“I was always most interested in reading non-fiction – stories about people like Martin Luther King, Jr. or Abraham Lincoln just seemed much more interesting because they had really happened. I balanced my reading list out with a healthy dose of The Baby-Sitters Club… perhaps because I had created my own such business and it felt more like market research than fiction reading.” - Jennifer Siaca Curry, Chief Operating Officer

“I was a quiet kid in a tree with any Judy Blume book and a 1-pound bag of Doritos. I’d climb down from the tree after I either finished the book … or the bag of chips.” - Deb Levy, Director of Communications and Marketing

“I read quite a lot of R.L. Stine and Christopher Pike. I imagined our world was filled with restless spirits. I consumed Fear Street until I was too afraid to go into basements and attics unaccompanied. Much to my babysitter’s amusement, my mother banned me from reading… well, reading anything featuring the undead.” - Candace Brazier-Thurman, Program Director, ExpandED Options

“I used to drop my backpack at the front door, run up to my room and curl up with a book until dinner time. I made sure all of my homework was finished on the bus so that I would not be interrupted. I read 3-4 books every week. My parents were actually so concerned about the amount I was reading and NOT interacting with real humans, they signed me up for a softball team.” - Marissa Badgley, Programs and Policy Manager 

“As a child, my favorite place in the world was the library. After story time, we were allowed to borrow books. I always walked out with three or four, usually knocking my classmates over to get to whatever story the librarian, Ms. Dillon, just read so I could read it again! As a high school junior, my very first job was at the new branch library (Baisley Park)."- Deborah Taylor, High School/Middle School Program Manager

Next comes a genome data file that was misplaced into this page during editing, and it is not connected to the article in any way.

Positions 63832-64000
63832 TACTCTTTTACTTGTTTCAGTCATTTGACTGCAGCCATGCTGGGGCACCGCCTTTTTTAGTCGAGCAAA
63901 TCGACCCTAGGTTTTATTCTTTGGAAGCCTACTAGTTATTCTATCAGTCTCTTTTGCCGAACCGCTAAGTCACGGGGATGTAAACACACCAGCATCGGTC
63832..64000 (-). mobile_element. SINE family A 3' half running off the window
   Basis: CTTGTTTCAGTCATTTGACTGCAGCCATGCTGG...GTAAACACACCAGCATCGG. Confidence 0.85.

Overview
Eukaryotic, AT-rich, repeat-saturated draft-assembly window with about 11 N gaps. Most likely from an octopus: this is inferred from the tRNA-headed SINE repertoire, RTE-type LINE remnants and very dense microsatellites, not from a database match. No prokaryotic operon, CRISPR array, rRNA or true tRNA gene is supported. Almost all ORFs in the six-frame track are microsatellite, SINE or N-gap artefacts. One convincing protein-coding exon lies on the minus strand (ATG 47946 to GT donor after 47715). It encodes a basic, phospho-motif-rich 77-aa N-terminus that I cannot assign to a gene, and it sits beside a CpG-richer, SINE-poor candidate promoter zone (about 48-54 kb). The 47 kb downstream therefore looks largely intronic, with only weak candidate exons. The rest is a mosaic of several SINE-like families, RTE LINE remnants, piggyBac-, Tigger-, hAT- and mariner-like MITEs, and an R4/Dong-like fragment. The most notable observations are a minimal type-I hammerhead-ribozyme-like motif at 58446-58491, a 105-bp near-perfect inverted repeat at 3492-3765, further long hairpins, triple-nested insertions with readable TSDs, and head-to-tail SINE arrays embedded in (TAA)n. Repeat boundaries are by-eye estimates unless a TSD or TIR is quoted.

“Me as a young reader: lying on my stomach and reading the backs of baseball cards and baseball magazine articles on the baseball gods, such as Ted Williams (the ‘Splendid Splinter’), who had perfect eyesight, or Ernie Banks, whose nickname was ‘Mr. Cub’ and who loved to play so much that his motto was ‘let’s play two’ (a double header). Almost all of them had a nickname and a back story to go with it.” - Chris Whipple, Vice President, Programs

“As a kid, I dreamed about libraries and reading every book in the place. My small village had a monthly visit from the book mobile with about a half-shelf of children’s books. My school’s K-8 library was a converted utility closet. In my 8th grade year, the school opened its new library and I basically moved in, making up for lost time.” - Jama Toung, Chief Development Officer 

“I spent summers sitting by my aunt’s above-ground pool in suburban New England, absorbing golden rays of sunshine along with mysteries, classic American literature, and my favorite, The Baby-Sitters Club series. I took breaks to cool off in the pool, climb rocks or fish with my cousins and brother. It was our version of summer camp." - Laura Scheck, Senior Director, Capacity Building

“As a young reader, I developed a love for reading by diving head first into a creepy book in a dark corner of the local library on rainy day. My days have been full of sunshine ever since.” - Domingo Cruz, Program Manager 



 *What kind of young reader were you? Let us know in the Comments!